Pakistan among top 20 military spending nations in 2018: SIPRI report

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By Muhammad Luqman
Pakistan was 20th biggest military spender in the world in the year 2018 with an expenditure of $11.4 billion, a report by Sweden-based Stockholm International Peace Research Institute (Sipri) said.
The military spending of 2018 made up 4 per cent of Pakistan’s gross domestic product (GDP) which is the highest level since 2004, the document added.
The Sipri report ranked Pakistan among the top 10 countries with the highest “military burden” — described as a “state’s military expenditure as a share of GDP”.
Since 2009, Pakistan’s military spending has increased every year, the report stated, adding that between 2009 and 2018 the spending increased by 73pc. In 2017-18, the increase in military expenditure was 11pc, it said.
The SIPRI data shows that Pakistan’s regional rival, India, was among the five biggest military spenders in 2018. “The five biggest spenders in 2018 were the United States, China, Saudi Arabia, India and France, which together accounted for 60 per cent of global military spending. Russia was the sixth-largest spender in 2018,” states the report.
The top most military spender in the world is the United States, which spent $649bn on its forces last year. The US military spending, however, has decreased by 17pc over the past decade, the report said.
It is followed by China (around $250bn), Saudi Arabia (around $67.6bn), India ($66.5bn) and France ($63.8bn). These five countries accounted for 60pc of the global military spending.
According to the report, India’s military spending, which rose by 3.1pc between 2017-18, was “largely motivated by tensions and rivalry with Pakistan and China”.
“Six of the 10 countries with the highest military burden in the world in 2018 are in the Middle East: Saudi Arabia (8.8 per cent of GDP), Oman (8.2 per cent), Kuwait (5.1 per cent), Lebanon (5.0 per cent), Jordan (4.7 per cent) and Israel (4.3 per cent).”
“The other four are Algeria (5.3 per cent), Armenia (4.8 per cent), Pakistan (4.0 per cent) and Russia (3.9 per cent).”
According to the Sweden-based research institute, India’s military spending rose in 2018 for the fifth consecutive year and was 3.1 per cent higher than in 2017.
China, meanwhile, remains the world’s second-largest military spender, allocating $250 billion to the military in 2018, which accounted for 14 per cent of global spending.
“In 2018, its military expenditure rose for the 24th consecutive year, and its spending in 2018 was almost 10 times higher than in 1994,” states the SIPRI report.
“The annual rate of growth of China’s military spending has slowed steadily since it reached a post-2009 high of 9.3 per cent in 2013. The growth of 5.0 per cent in 2018 was the lowest annual increase since 1995. China has followed a policy of linking growth in military spending with economic growth. With its economic growth slowing in 2018 to the lowest level in 28 years, slower rates of growth in the coming years can be expected if China continues to follow this policy.”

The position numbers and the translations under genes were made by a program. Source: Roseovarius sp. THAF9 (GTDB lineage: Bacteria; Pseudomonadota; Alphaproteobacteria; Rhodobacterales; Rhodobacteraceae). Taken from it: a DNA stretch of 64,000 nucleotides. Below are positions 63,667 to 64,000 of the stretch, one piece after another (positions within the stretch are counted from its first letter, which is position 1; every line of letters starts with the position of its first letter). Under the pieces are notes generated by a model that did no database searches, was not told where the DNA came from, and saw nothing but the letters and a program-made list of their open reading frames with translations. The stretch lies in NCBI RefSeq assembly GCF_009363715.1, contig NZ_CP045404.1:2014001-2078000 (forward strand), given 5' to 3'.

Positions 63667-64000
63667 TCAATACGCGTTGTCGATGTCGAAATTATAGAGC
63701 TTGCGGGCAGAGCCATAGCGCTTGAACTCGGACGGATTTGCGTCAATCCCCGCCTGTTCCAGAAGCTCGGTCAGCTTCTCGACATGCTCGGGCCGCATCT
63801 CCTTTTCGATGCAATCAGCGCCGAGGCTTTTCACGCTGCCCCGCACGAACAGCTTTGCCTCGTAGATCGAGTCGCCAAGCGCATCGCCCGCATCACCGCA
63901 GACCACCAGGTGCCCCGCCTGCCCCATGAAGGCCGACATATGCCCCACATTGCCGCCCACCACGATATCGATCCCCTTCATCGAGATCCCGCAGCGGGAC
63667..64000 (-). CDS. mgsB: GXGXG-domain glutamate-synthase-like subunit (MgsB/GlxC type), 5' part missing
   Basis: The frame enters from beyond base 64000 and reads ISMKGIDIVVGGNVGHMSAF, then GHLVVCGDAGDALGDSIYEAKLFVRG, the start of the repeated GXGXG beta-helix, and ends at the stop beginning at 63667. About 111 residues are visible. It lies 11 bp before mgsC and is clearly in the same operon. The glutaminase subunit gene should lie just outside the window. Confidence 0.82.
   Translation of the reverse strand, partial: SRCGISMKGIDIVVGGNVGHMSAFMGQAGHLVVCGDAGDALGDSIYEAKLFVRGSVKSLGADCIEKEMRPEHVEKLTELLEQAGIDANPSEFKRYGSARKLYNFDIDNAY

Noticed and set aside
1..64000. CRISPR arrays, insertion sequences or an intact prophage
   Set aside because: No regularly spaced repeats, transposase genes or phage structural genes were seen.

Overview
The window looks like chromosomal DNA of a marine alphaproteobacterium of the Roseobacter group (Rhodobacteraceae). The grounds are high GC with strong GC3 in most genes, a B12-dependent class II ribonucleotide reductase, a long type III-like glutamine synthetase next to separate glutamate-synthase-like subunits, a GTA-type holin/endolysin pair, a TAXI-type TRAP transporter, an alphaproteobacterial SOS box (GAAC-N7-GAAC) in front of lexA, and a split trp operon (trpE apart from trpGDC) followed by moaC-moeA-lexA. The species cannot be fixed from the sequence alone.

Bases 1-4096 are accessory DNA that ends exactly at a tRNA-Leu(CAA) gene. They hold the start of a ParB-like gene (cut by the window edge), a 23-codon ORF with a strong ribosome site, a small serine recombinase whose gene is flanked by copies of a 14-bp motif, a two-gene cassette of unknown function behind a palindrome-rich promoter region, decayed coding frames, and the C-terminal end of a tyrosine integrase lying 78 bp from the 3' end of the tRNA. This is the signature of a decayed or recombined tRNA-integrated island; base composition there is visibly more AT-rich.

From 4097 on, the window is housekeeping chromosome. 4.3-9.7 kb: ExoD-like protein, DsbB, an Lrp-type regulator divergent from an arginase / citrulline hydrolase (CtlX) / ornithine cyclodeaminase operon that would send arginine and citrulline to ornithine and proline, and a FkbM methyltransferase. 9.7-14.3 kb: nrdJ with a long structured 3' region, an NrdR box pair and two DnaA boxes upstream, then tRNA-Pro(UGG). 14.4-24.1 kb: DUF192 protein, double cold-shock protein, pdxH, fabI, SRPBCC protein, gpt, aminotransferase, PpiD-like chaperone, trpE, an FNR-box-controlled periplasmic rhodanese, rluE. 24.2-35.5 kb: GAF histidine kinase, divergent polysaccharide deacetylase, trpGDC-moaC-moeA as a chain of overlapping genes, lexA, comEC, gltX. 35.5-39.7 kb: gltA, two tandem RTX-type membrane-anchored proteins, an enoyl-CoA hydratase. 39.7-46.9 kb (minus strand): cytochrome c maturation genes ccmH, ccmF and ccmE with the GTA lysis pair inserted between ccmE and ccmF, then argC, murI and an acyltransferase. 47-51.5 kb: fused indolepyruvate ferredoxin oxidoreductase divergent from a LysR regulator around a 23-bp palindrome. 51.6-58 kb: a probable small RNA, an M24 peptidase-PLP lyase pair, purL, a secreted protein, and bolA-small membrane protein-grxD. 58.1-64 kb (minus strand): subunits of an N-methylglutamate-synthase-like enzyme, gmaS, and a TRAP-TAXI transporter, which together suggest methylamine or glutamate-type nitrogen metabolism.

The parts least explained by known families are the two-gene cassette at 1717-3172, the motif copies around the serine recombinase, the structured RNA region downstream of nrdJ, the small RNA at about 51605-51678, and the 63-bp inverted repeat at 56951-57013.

Military spending in Asia and Oceania was $507 billion in 2018 and accounted for 28 per cent of global military spending.
“Between 2017 and 2018, military spending increased in Central and South Asia (4.2 per cent) and in East Asia (4.1 per cent), while spending decreased in South East Asia (–0.8 per cent) and Oceania (–2.9 per cent). There were substantial increases in all four subregions between 2009 and 2018, ranging from 20 per cent in Oceania to 54 per cent in East Asia. Military expenditure fell between 2009 and 2018 in only 8 of the 27 countries in Asia and Oceania with data available for 2018.”
Another key finding of the SIPRI report was that United States military spending has risen for the first time in seven years, reflecting the Trump administration’s policy.
At $649 billion, the US figure alone was as much as the next eight highest military budgets. “US military expenditure increased — for the first time in seven years— by 4.6 per cent in 2018. The USA remained by far the largest spender in the world, accounting for 36 per cent of global military spending in 2018.”
“The USA spent almost as much on its military in 2018 as the next eight highest spenders combined. However, its military expenditure in 2018 was still 19 per cent lower than its peak in 2010. The US government’s budget-adoption process has been particularly difficult during the 2010s, in the context of efforts to address the US deficit and balance the country’s budget. This has led to severe and antagonistic divisions in the Congress and between the Congress and the administration on the level of resources dedicated to the US military,” states the SIPRI report.
“The increase in US spending was driven by the implementation from 2017 of new arms procurement programmes under the Trump administration,” said Aude Fleurant, director of SIPRI’s Arms and Military Expenditure (AMEX) programme.
Overall, according to SIPRI calculations, worldwide military spending rose by 2.6 per cent to $1.8 trillion in 2018. This was the second year running the global figure has risen, bringing military spending to its highest level since 1988.

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